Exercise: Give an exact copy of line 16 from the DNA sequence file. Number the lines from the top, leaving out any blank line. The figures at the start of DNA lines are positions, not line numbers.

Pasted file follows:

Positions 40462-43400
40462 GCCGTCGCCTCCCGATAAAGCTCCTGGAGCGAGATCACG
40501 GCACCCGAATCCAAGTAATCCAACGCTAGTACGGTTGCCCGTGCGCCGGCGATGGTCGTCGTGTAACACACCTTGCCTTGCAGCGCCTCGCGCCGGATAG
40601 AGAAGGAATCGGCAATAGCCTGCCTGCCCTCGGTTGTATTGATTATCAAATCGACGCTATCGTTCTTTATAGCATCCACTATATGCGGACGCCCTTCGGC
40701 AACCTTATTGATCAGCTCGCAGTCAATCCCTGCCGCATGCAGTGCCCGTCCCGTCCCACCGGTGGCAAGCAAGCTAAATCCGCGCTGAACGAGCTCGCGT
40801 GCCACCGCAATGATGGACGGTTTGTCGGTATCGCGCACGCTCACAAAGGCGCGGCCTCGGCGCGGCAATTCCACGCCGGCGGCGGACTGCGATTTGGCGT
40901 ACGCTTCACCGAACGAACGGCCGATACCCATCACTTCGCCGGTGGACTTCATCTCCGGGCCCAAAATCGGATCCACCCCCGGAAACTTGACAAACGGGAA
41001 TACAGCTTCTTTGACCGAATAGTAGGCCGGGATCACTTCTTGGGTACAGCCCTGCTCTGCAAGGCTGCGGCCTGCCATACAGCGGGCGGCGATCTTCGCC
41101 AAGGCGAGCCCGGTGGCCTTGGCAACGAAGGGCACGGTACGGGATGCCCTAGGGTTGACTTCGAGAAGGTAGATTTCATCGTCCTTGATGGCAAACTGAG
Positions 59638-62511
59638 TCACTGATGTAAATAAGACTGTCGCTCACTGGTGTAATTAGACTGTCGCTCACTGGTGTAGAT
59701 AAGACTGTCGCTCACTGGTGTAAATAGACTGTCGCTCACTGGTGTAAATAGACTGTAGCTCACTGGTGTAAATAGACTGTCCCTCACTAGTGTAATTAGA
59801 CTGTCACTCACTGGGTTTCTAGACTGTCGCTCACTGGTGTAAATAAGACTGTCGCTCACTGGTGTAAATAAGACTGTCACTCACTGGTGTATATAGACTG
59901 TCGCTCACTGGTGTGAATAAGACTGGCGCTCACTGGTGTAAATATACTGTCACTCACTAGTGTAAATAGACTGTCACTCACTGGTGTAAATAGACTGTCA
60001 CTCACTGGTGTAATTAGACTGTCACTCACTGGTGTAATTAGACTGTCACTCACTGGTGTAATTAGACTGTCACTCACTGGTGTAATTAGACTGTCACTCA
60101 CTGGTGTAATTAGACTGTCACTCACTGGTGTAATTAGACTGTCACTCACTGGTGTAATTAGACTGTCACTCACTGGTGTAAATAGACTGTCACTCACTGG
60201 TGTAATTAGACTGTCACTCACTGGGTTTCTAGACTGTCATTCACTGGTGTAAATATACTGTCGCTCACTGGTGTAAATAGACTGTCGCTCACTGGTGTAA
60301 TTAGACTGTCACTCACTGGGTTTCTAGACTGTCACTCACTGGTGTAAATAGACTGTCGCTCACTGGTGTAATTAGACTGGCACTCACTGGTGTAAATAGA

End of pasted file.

60101 CTGGTGTAATTAGACTGTCACTCACTGGTGTAATTAGACTGTCACTCACTGGTGTAATTAGACTGTCACTCACTGGTGTAAATAGACTGTCACTCACTGG